One day a person brought me a record and took the trouble of explaining it to me. In the absence of his master, the pupil of a magician called the forces of water and then found he could not stop the flood. Afterwards, the teacher came and stopped it. On that idea, the music was made. I said, “It is an interesting idea, but please, don’t play it!” It is very easy to enjoy a picturesque idea, but one never stops to think that it is not the idea that is important, but that it is the outcome of it that will be destructive or constructive.
Another example one sees in steamers, especially in the Channel. As soon as one goes into one’s cabin, the first thing one sees is a picture of a person about to sink and putting on a life belt. It is the first thing one is impressed with as the first omen. Certainly it is instructive, but it is not a psychological instruction. Even if the person in the picture is not drowned, the impression is not a good one. If such an instruction is needed, then it would be better to distribute picture cards after the ship has started, after people have become accustomed to it.
Question: Is it not unwise to fill a schoolroom or chapel with scenes of death, even of saints and masters?
Answer: It is more than unwise. I could use some other word for it — especially when it is in connection with saints and masters who never died.
Question: Does the idea of beauty and ugliness account for the constructive or destructive nature of art?
Answer: Certainly. Harmony is beauty, and lack of harmony is ugliness. Harmony is constructive, and disharmony is destructive.
Question: Is it not a mistake of modern art to take its subjects from the earth instead of making a reproduction of the higher worlds?
Answer: Artists would do it today, also, if they could reach the higher worlds; the condition is to be able to reach them. The same old wine that was before is here now. The one who drinks it will obtain the same intoxication that people in the past used to experience. If a man becomes more earthly, it is not the fault of heaven. The past did not hold any bliss that is not to be found in the present. The bliss that is the most valuable is eternal, it is always there. It is for us to prepare ourselves to obtain it.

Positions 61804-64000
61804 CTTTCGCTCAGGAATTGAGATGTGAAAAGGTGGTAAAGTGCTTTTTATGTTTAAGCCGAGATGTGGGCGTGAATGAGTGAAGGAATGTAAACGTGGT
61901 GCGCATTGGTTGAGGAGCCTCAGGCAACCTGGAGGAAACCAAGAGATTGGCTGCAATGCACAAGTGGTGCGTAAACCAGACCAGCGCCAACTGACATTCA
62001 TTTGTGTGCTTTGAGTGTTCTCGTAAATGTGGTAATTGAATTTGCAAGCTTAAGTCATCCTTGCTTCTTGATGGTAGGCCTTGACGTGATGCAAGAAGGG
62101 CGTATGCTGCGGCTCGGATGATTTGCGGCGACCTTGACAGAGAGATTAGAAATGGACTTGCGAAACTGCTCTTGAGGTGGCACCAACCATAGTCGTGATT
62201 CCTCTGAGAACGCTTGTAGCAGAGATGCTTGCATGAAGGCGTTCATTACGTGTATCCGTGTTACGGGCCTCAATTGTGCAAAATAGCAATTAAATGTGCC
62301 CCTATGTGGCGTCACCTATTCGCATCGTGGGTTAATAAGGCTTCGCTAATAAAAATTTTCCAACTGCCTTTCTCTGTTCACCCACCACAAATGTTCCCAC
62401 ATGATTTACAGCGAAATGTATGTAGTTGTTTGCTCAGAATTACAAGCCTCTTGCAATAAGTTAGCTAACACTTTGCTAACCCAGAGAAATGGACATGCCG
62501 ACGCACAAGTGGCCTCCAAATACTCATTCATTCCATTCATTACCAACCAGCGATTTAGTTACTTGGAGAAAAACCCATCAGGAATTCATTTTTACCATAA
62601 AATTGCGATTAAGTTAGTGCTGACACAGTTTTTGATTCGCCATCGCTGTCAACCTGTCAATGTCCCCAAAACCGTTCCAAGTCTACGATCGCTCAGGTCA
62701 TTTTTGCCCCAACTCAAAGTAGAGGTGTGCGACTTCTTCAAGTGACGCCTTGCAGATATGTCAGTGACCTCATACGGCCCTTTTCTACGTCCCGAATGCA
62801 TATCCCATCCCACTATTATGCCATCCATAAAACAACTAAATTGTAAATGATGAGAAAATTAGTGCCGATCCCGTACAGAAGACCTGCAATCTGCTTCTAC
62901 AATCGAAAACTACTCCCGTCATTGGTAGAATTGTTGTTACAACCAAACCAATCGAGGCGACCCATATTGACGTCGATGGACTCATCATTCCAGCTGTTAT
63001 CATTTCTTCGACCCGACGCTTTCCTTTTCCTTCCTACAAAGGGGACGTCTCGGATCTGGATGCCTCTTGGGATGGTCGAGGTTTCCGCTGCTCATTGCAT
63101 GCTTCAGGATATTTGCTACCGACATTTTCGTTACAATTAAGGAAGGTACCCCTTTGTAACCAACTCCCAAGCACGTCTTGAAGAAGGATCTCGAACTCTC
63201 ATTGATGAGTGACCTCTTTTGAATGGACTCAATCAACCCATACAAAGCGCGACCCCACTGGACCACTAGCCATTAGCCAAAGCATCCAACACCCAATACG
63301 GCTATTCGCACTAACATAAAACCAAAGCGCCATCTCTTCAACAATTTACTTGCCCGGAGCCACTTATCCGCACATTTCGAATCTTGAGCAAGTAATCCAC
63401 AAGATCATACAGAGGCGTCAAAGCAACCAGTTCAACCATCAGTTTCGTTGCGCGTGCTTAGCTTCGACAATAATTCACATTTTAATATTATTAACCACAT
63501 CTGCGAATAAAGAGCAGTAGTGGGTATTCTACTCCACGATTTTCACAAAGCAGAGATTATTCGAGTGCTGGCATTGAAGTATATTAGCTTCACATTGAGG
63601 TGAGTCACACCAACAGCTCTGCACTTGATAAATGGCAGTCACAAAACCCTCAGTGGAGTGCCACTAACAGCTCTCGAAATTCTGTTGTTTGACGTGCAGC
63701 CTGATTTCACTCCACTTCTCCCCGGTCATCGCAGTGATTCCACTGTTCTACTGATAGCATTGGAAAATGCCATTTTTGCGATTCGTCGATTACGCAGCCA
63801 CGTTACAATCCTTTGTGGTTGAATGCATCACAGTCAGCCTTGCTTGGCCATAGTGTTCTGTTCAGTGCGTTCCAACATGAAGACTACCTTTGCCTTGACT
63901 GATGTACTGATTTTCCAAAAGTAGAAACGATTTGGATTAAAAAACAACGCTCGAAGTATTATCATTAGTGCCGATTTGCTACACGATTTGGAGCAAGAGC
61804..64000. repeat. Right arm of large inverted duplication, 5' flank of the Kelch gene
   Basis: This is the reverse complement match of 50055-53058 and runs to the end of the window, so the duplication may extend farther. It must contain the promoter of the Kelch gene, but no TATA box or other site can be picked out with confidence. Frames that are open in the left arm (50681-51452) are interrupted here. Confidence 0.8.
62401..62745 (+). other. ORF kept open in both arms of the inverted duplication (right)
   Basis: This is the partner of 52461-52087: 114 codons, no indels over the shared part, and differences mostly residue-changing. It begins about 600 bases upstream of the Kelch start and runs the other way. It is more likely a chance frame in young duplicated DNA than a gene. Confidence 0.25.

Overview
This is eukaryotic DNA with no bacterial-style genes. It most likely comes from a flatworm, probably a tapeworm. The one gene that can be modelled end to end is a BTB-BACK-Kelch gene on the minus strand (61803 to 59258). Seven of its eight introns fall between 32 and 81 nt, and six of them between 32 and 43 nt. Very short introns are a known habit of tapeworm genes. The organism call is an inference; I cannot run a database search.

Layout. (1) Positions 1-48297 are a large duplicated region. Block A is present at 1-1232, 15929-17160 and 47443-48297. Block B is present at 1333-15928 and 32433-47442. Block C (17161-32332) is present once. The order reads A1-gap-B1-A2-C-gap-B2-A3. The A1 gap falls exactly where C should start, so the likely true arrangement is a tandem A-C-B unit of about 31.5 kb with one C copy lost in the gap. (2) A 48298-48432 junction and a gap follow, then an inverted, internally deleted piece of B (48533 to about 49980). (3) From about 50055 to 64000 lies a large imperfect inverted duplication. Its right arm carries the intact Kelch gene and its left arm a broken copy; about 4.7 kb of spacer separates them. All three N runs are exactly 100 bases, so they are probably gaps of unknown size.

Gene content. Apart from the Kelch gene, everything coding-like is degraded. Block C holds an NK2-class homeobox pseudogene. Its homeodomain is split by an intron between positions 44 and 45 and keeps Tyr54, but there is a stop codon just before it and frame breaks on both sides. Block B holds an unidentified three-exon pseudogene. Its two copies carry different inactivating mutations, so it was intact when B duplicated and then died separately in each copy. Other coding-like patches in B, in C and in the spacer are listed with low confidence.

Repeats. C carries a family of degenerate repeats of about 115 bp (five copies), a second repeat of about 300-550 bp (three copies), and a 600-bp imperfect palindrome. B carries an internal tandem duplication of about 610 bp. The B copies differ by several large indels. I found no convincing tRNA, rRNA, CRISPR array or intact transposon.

Question: Do not drama and tragedy do harm?
Answer: There are many things that harm us, but there are many things which, at the same time, are interesting. Besides this, there are minds that are more attracted to tragedy than to anything else. It is natural, for when there is a sore, that sore feels alive for the moment, a sensation, which is perhaps agreeable. It may be called pain, but it is an agreeable pain when the sore is scratched. Tragedy has that effect. No doubt too much tragedy is not desirable for anybody, but an artistic nature, a person who loves poetry, finds something in tragedy. It would be depriving oneself of a great joy not to read Shakespeare. But when people write poetry in connection with some personality, a king or a sovereign, or anyone, then there is a direct effect. Whereas, the poetry of Shakespeare is general. However, a play has an effect, and a serious effect, too!
The above is according to the psychological point of view, it is not meant to say that it is the point of view of the Sufi. For Sufis are very fond of poetry, and their passion for poetry goes sometimes very far in expressing the sentiment of longing, yearning, heartbreak, disappointment. However, that is not psychological; according to psychology, it is not right!
Question: How does one learn the inner meaning of a certain piece of music?
Answer: Once you have read, “The Soul Whence and Whither,” you begin to feel that in every plane, the cover of that particular plane is required in order to experience the life in that plane. So, music being a world, poetry being a world, and art being a world, a person who lives in the world of art, in the world of poetry, in the world of music, knows music, poetry or art and he appreciates it. In order to have an insight into music, one must live in it and observe that world most keenly. It is not sufficient that a person should be musical and that he should occupy his heart and soul with music. He should also develop intuition that he may see music keenly.
THE LIFE OF THOUGHT
God is omniscient, omnipotent, all-pervading and the Only Being. This suggests to us that the absolute is living being — the Only Being — and that there is no such thing as death, that there is no such thing as an end, that everything, every being, every particle, has a continuity because life is continuous.